One of the two new ministers, Andrew Latimer, explains how the idea came about: ‘We at the Barge have had a heart for Greenwich and have been meeting and praying in homes around the area for a while, and so it was a wonderful answer to prayer when the possibility of a partnership came up. Jesus sent his followers off in pairs, so I’ve been convinced for a while about the need for a partner in crime, and was therefore thrilled when the prospect arose of joining with Andrew Sach from St Helen’s to make this vision a reality. Not only are we friends, but he brings lots of gifts and experience which will be a real help.’
William Taylor, rector of St Helen’s, is convinced that this is a model which should be… (click here to read more)
RISE OF THE NONES
Understanding and Reaching the Religiously
By James Emery White
Baker Publishing. 221 pages. £9.99
ISBN 978 0 801 016 233
The blurb on the back says ‘The single fastest-growing religious group of our time is those who check the box next to the word none on national surveys. In America, this is 20 percent of the population [25% in the UK 2011 census]. And most churches are doing virtually nothing to reach them.’
This book seeks to address that challenge – reaching and engaging those who profess no religious affiliation. James Emery White is a US pastor, and the temptation would be to dismiss the book as irrelevant to the UK scene. However White’s analysis rings true of our culture and our churches too, which makes it essential reading for those serious about reaching the emerging culture.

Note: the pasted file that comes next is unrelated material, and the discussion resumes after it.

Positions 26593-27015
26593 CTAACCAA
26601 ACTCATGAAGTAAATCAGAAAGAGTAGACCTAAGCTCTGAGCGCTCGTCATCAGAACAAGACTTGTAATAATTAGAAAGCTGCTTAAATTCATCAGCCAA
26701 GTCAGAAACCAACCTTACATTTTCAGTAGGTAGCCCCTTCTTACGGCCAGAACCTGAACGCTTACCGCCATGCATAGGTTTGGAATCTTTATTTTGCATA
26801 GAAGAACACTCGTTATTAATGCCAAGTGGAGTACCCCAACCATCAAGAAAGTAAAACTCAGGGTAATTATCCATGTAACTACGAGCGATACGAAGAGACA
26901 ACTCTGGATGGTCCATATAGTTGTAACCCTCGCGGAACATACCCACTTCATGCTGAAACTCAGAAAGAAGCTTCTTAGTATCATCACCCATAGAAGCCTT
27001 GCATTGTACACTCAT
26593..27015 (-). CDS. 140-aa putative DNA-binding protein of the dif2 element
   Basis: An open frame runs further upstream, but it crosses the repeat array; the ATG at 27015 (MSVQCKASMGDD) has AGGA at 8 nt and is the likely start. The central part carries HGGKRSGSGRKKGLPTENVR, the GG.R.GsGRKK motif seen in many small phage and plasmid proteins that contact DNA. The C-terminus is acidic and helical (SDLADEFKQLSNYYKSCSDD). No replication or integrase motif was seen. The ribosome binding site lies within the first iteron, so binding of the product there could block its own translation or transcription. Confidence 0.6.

Away from the sacred canopy
The argument of the book is in two parts. In the first part White gives a snapshot of the typical ‘none’ and outlines how the culture has arrived at its current climate. Crucially, he observes that many ‘nones’ are not hostile atheists; many are spiritual but suspicious of… (to read more click here)
co-pastor, Grace Community Church, Bedford
Sometimes someone has a good idea.
They find some friends to help put it into practice and then thinks that is the end of the matter. Sometimes God has other ideas.
When Jennie Dow, a young teacher in Bristol, came up with the idea of the Bristol Women’s Conference she had no clue where it would lead. In fact, when I contacted her recently in preparation for this article, I don’t think she was aware how far her vision had spread.
Birth of a conference
More than ten years have passed since Jennie suggested to a few friends, including her pastor’s wife, Kath Paterson, that it might be helpful to gather women together from different churches in Bristol to hear Sharon James explain the biblical vision of godly womanhood. Throw in a seminar or two, a good lunch, some talented musicians and a lot of hard work, and the Bristol Women’s Conference was born.
I was at that first conference at Kensington Baptist Church where about 100 women gathered together. I remember being moved to tears as I saw women of all ages, some who I had known as students, others who had mentored me in the past, all in the same room, praising God and hungry to hear his Word taught.
Word spread and the second Bristol Women’s Conference took place in 2005. This time people came from as far afield as Exeter, Cardiff and the wilds of Wiltshire. When I moved down to Cornwall, I longed to take the women in our church to a similar event, but a three hour journey seemed too far for one day.
Then I bumped into Beccy Davies, a woman of extraordinary faith and enthusiasm who thought… (click here to read more)